It only took the best part of 18 months and one of the most disruptive horizontal mergers in history, but trade association Cable Europe has finally become GigaEurope – in a bid to revitalize an industry which increasingly looks like a deer in the headlights. News of the rebrand was delivered through gritted teeth on stage at Cable Congress this week, which does not exactly evoke confidence for the new-look cable policy string-puller.
Cable Congress, otherwise known as the Liberty Global back-patting party, therefore took on a different persona this year – dominated heavily by Vodafone and mobile conversations since the telco acquired Liberty’s cable assets in Germany to become the country’s largest owner of gigabit-capable network infrastructure in Germany—controlling 80% of cable. The rebrand to GigaEurope also helps Vodafone promote its GigaTV service which will replace Liberty Global’s Horizon TV in Germany.
GigaEurope will serve as an umbrella company to promote the vested interests of its two founder powerhouses Vodafone and Liberty – which can be mainly interpreted as cable and mobile buddying up. The impression Faultline picked up within the opening couple of hours of Cable Congress was that putting pressure on policy makers and regulators in Europe is high on the agenda for GigaEurope and its founding communications behemoths which also includes Liberty Global subsidiary Telenet. Defending against Deutsche Telekom’s opposition to Vodafone’s purchase of Liberty cable assets, alongside a bunch of smaller German cablecos, is likely the immediate priority.
“We have concluded that the cable industry needs like-minded companies to change the nature and structure of Cable Europe to focus on fixed mobile convergence and establish a strong narrative for Gigabit speeds,” was the consensus from Executive Chairman of Cable Europe, Matthias Kurth, speaking at Cable Congress in Berlin this week.
Clearly then, Manuel Kohnstamm, President of Cable Europe and Chief Corporate Affairs Officer at Liberty Global, got exactly what he wanted. Revisiting last year’s Cable Congress, held in March 2018, Kohnstamm’s surprise opening gambit was “we have been debating rebranding”. Kohnstamm at the time took an open approach, talking about adapting in order to rebuild consumer faith in aging cable brands and legacy technologies, as fiber and mobile networks slide in. He called for more innovation in the cable industry, increased partnerships and for private investors to get on board, instead of complaining about the growing threat from internet giants. We now know the hidden motive was to cash out in Europe and pursue mobile ventures in Latin America, in doing so allowing a telco behemoth to control a huge chunk of Europe.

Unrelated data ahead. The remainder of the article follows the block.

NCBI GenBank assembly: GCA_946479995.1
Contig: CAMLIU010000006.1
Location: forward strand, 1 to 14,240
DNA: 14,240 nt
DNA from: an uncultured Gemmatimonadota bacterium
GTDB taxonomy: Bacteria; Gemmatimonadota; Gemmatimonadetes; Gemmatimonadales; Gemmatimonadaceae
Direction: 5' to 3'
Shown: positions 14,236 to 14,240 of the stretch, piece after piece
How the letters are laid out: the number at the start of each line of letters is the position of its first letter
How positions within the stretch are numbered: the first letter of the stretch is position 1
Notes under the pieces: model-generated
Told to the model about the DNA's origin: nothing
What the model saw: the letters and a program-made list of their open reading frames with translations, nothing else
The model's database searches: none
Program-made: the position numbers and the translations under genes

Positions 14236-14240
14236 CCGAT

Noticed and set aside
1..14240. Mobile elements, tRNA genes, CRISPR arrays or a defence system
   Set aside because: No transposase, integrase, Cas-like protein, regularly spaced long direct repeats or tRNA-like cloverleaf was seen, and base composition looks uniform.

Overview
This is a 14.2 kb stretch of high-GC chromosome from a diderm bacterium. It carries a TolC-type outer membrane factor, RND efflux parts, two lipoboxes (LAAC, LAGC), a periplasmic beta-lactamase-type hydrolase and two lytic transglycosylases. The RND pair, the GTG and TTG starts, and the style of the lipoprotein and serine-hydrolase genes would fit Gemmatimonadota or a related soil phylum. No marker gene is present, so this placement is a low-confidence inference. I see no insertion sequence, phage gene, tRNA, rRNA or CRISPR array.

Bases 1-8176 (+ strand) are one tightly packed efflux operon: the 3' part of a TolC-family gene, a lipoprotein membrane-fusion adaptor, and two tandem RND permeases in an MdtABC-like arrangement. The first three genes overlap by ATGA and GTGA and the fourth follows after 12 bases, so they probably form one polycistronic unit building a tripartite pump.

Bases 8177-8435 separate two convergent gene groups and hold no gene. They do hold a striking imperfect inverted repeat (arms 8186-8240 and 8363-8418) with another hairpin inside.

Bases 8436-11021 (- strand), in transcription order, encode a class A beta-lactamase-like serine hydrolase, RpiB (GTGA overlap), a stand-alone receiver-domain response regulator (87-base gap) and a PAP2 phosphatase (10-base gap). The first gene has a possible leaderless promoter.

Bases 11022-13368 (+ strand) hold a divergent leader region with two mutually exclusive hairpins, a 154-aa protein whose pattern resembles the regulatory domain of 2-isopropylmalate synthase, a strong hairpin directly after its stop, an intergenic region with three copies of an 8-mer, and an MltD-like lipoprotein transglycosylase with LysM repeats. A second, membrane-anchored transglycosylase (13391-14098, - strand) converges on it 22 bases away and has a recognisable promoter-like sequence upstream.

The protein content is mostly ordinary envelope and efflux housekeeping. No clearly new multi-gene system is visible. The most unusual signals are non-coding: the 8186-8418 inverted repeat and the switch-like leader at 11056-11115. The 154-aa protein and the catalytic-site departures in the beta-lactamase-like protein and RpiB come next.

Much of the same topics about cable working with fiber and mobile players, not against them, was evident again at this year’s show.
Ironically, during the opening session, Kohnstamm proposed the question, “What is OTT going to do to our industry?” Unfortunately for Kohnstamm, the truth is that OTT has been taking chunks out of cable TV years before he noticed. So why only now, in 2019 and after selling a huge chunk of its business to Vodafone, does a top Liberty Global executive ask this question? Because the damage is done.
“We feel a sense of optimism that we can cope with OTT because we cope with everything the industry has thrown at us. We are the aggregators of the industry and we are on a good track,” was the predictable answer from Kohnstamm to his own question.
As we mentioned, influencing policy makers is a GigaEurope priority. “Governments don’t see enough potential in digital growth. The new commissioner will hopefully work in earnest to allow for frequency spectrum auctions, but we want these to be moderate and for the focus to be on network evolution,” said Kurth.
As such, GigaEurope will advocate policies to promote the Digital Single Market to boost competition (ironically given UPC-Vodafone reducing competition) and encourage innovation.
Later during day 1 of Cable Congress, Vodafone’s Group External Affairs Director, Joakim Reiter, took the stage. “We want horizontal regulation. The new commission will support one set of rights – online and offline – for consumers,” said Reiter, highlighting security to be of “absolute importance” to Vodafone going forwards with its new German cable responsibilities. “We call on all operators to join GigaEurope. Although the actual details of GigaEurope are still to be worked,” Reiter added, to hushed groans in the audience.
Hannes Ametstreiter, CEO of the Vodafone Germany business, kicked off with describing his obsession with cable, having acquired 5 cable companies when at the helm of Telekom Austria. “It’s fascinating to see the consolidation, the fiber investments, and more content, but cable has the opportunity for more competitive pricing versus fiber. To this end, GigaEurope can be part our digitization process,” he said.
GigaEurope ultimately embodies Liberty Global covering its tracks as it flees Europe – disassociating itself from Cable Europe in the process to reflect the Vodafone branding.